Anthony* is 17 and in his first year of 6th form. He is autistic and has struggled with poor mental health for many years, having regularly self-harmed over the last few years and unfortunately attempting suicide on one occasion. He still struggles with suicidal ideation. He suffers with insomnia but also has a form of narcolepsy which particularly affects him when he is stressed and anxious. When his family got in touch with us his mum expressed that Anthony wanted to make friends and increase in his skills for independence.

He started attending our Aspire Plus youth club for young adults age 17-19. He was incredibly anxious before his first session but Aspire staff worked with Anthony and his mum to build up in small steps towards attending. The plan for his first session was to attend for just a short time. When he arrived it turned out he knew a handful of other attendees from school and was relieved to be able to connect with others quickly. He joined a game of "Monopoly Deal" - a current favourite across all Aspire groups! Staff kept in touch with his mum during the session and informed her how well he seemed to be settling. She replied,

"Wow, we can never get him to join in with games. This has made my week!"

After a young person's first session, Aspire staff check in with the young person and family to find out how they found it and if there is anything else we can do to help them settle and continue to attend. Anthony's mum told us,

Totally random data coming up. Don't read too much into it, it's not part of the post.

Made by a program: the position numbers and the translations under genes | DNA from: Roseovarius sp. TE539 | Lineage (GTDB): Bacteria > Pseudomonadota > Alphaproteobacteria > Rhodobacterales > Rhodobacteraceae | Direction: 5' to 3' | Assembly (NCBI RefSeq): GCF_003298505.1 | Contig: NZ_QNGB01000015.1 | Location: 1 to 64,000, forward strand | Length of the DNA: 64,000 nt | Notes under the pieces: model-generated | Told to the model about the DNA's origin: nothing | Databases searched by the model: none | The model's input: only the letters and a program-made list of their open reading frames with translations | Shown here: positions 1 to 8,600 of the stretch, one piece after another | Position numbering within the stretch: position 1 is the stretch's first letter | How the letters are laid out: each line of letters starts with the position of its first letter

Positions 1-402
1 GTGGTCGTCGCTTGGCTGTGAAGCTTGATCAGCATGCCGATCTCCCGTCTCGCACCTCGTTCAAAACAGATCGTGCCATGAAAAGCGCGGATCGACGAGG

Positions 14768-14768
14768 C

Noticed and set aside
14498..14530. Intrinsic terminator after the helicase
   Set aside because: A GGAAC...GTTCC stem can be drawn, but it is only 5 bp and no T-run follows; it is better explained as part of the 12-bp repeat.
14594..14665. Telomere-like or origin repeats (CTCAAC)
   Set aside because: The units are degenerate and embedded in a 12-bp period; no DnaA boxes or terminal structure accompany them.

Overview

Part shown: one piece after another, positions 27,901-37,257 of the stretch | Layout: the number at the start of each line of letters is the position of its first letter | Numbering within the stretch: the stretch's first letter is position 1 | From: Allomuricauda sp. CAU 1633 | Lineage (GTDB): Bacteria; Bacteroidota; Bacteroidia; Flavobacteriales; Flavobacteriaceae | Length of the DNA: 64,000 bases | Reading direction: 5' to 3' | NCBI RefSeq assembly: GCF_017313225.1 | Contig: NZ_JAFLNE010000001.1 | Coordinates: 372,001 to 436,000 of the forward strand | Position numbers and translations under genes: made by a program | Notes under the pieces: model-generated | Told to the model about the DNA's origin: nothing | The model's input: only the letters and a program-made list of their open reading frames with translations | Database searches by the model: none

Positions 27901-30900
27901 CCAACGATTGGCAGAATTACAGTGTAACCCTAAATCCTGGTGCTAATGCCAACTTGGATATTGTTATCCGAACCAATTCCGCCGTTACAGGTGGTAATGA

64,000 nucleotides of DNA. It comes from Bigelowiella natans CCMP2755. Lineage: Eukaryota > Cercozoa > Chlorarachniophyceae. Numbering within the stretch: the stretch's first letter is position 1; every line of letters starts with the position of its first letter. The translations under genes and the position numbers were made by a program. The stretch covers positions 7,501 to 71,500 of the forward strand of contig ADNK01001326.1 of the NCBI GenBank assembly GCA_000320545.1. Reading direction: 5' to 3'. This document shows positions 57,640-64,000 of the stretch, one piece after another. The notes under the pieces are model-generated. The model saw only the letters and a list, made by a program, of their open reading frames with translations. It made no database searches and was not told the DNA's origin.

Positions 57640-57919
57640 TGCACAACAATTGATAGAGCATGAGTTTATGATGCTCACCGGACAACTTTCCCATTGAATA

"He really enjoyed it and he's gone straight to sleep when he got in, despite his usual insomnia, so double bonus! Thank you so much for helping him feel at ease."

Anthony has continued to struggle with poor mental health since he joined our Aspire Plus youth club. His 6th form are supportive and he has been accessing support from the Child and Adolescent Mental Health (CAMH) team, but concerns remain as his mood and motivation can drop leaving him feeling low. To help Anthony manage some of his lower times, he has started to meet one of Aspire's youth development workers, for one-to-one sessions in addition to attending Aspire Plus. During these sessions Anthony and the youth worker use the Nintendo Switch to play a game while chatting through how Anthony is feeling. Using the games console in this way means face to face interaction and eye contact - which can cause huge additional stress for autistic people - are removed from the equation. Conversation can flow freely if Anthony wants to talk. At other times he might prefer just to play a game and not speak but providing a safe space for this to happen without the pressure of having to talk is helping Anthony to manage his emotions.

Anthony's mum took the time to let us know the impact the youth club sessions and one-to-ones have been having with him:

"Aspire is a safe and inclusive environment that supports positive social experiences in otherwise isolated and vulnerable individuals. It's the only peer to peer socialising that Anthony engages in and is helping to build his confidence in social situations, develop friendships, boost his self-esteem and have fun. He came back beaming with confidence after his last one to one with Thomas. He had been really struggling beforehand but came out laughing and like a weight was lifted from his shoulders. We really are very grateful that Anthony has this provision."

Anthony's story continues, and demonstrates the importance of long-term, relational autism-specific youth work that comes alongside young people who due to their challenges, struggle to manage life every day.

*This is not their real name